Slightly more demanding is the latest effort from Charlie Haden. Recorded in 1989 at the Montreal jazz festival but only now released by Verve, The Montreal Tapes sees the hugely experienced bass player accompanied by exciting Cuban pianist Gonzalo Rubalcaba and Bill Evans's former drummer, Paul Motian, on six lengthy workouts. As is to be expected of a live recording, there are plenty of sustained solos, especially from the leader, but the set is well-paced and there is much to inspire - with Haden compositions, such as "Bay City" and "Silence" standing comparison with Ornette Coleman's "The Blessing" and Miles Davis's "Solar".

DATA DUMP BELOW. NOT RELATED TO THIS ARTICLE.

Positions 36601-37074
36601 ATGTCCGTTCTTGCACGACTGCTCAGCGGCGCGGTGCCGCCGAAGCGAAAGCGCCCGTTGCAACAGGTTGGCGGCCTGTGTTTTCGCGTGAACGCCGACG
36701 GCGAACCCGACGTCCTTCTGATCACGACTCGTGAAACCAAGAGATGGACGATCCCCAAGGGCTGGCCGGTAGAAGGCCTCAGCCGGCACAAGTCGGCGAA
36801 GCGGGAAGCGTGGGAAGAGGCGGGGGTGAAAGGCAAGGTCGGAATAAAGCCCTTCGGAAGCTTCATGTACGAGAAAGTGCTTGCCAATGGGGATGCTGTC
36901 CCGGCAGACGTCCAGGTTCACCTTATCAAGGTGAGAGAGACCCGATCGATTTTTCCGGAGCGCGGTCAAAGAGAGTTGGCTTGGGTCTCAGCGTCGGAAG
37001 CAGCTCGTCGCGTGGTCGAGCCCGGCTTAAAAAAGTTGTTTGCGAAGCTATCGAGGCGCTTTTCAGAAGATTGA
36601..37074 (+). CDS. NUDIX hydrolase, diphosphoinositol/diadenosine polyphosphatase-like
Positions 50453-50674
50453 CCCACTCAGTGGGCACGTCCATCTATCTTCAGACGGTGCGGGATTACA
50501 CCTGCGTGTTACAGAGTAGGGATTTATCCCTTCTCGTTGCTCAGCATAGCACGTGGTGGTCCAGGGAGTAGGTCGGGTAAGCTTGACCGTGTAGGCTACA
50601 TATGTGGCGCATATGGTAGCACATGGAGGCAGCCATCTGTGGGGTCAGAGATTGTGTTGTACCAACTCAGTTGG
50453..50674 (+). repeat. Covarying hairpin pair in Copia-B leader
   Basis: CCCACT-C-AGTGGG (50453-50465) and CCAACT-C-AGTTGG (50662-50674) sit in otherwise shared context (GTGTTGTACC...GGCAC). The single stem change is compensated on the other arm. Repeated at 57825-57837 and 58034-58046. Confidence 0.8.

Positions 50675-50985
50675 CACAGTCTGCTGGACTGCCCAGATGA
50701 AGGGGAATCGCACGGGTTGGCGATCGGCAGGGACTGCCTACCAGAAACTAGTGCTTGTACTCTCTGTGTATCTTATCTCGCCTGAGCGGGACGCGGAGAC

Few, however, can compare with Mississippi Fred McDowell, the extraordinary country blues guitarist who, despite rarely straying far from his farm, has had a huge effect on the development and appreciation of the idiom. Rounder Records has just released a CD of his first recordings - called simply that - as the latest stage in its project to put onto CD the whole of Alan Lomax's extensive archive of blues and folk recordings. Whether playing alone or with a small group, McDowell is on these nearly 40-year- old recordings, as with the vast majority of his material, simply sensational.Reuse content